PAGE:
I’m no Grinch; I love Christmas with all its tinselly cheer. Despite hearing Wham or Walking In The Air playing at the supermarket for the nineteenth time I still find myself humming along while I load family-sized tubs of Roses into my trolley telling myself they’re ‘not really all for me’. From tree decorating, to baking (and usually burning) festive cakes and biscuits, I savour it all.
Candle-lit carol services are one of my favourite aspects of the season. Most years I attempt to pack as many of them into my December schedule as is humanly possible, as if Challenge Anneka were attempting an ecclesiastical month-long marathon.
But this year is different. I’m finding it harder to feel the Christmas spirit as I process the news my doctor gave me a few months ago.
Usually a busy and enthusiastic person, my pace has slowed drastically since I was diagnosed with ME, also known as Chronic Fatigue Syndrome. This comes on the back of a previous auto-immune condition that I’ve struggled with for several years. So, rather than attending carol services, my December is focused on clinic visits, collecting medical advice, and discussing treatment options.
As I come to terms with this, my heart goes out to anyone dealing with chronic illness. Of course I’m deeply aware that many face conditions far more severe and life-threatening than mine; I know I have much to be grateful for. But depression, my specialists tell me, often comes hand in hand with this kind of illness. So we’re closely watching both my physical and mental health.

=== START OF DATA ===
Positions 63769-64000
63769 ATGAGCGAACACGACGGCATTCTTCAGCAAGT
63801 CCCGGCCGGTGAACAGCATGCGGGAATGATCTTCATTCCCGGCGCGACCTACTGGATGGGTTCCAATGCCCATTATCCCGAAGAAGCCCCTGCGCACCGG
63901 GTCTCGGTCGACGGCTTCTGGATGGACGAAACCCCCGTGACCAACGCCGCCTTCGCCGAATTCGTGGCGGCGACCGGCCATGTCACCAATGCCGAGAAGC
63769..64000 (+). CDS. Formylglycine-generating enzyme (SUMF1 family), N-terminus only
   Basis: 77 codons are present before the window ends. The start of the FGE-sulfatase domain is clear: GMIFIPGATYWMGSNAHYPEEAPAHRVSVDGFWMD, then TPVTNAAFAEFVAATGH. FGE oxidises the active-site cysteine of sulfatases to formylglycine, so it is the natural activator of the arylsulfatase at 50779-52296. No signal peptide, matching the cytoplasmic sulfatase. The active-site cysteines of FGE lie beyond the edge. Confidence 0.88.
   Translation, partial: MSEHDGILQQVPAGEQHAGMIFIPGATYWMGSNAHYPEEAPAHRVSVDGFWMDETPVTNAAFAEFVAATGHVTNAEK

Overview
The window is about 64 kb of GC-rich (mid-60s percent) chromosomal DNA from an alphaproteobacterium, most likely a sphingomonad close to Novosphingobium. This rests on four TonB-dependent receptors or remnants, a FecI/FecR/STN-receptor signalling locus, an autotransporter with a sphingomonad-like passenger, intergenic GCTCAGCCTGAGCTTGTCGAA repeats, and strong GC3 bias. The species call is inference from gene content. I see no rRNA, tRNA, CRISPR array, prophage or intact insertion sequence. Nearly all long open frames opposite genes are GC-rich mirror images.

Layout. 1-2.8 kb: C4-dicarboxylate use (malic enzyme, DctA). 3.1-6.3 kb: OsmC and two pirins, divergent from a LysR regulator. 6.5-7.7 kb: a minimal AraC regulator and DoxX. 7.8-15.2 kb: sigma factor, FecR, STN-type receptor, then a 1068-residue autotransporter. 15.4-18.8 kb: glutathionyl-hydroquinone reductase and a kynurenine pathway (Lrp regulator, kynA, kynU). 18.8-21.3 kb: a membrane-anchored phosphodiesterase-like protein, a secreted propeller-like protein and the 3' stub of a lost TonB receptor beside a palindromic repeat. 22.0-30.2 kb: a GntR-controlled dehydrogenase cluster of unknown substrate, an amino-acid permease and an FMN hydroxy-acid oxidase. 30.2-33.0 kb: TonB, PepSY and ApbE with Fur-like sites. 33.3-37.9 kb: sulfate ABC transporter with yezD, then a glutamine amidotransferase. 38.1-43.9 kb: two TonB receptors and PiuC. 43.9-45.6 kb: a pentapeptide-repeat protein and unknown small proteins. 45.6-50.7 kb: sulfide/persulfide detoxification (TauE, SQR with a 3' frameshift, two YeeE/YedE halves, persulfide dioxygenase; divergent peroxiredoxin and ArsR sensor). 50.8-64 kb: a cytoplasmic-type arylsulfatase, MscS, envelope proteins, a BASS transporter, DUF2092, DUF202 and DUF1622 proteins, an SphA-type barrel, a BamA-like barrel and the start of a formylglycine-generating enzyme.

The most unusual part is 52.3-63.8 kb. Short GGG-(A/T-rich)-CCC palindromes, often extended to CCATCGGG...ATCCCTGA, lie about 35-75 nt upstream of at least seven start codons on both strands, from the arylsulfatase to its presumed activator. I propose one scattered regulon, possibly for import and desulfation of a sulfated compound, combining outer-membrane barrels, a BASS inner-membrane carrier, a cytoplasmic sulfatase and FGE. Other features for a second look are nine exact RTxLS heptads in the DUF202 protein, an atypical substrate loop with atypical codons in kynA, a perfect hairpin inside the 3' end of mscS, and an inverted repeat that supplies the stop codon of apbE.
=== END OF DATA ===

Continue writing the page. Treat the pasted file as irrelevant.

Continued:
Yes, this Christmas I’ll still eat turkey, pull some crackers, and spend the holiday with loved ones. But it’ll be more from a place of contemplation than celebration. Much as I’m trying, it’s hard to shake the deflating feeling of struggling with impaired health and having to dramatically alter hopes and expectations for life and work in 2016.
I share all this not to moan, or navel-gaze, but to shine a light on the under-belly of Christmas; the darker side we often shy away from discussing. To reassure you that if your Merry Christmas is feeling less than merry, you are far from alone.
The mental health charity Mind just released new statistics about Christmas stress and struggles. They are distressing figures - and yet also perhaps some comfort to anyone feeling low this season; a reminder that behind closed doors many others are facing a similar situation.
Mind surveyed 1,100 people, 866 of whom identified as having mental health problems. Eight-one per cent said that they found Christmas an especially difficult time of year.
More than one third of people (36 per cent) had previously self-harmed at Christmas and over half (52 per cent) had considered doing so. Forty-five per cent said they had felt suicidal and had contemplated ending their life during the holiday. Almost 60 per cent had suffered from panic attacks at Christmas and three quarters (76 per cent) found it very difficult to sleep.
We are fed a media diet of 'Hollywood Christmas perfection' through TV ads and billboards; photoshopped families laughing around tables laden with professional-grade food and expensive gifts. There is, perhaps, no other time of year where such a yawning chasm exists between what we are told we should experience, and most people’s actual reality.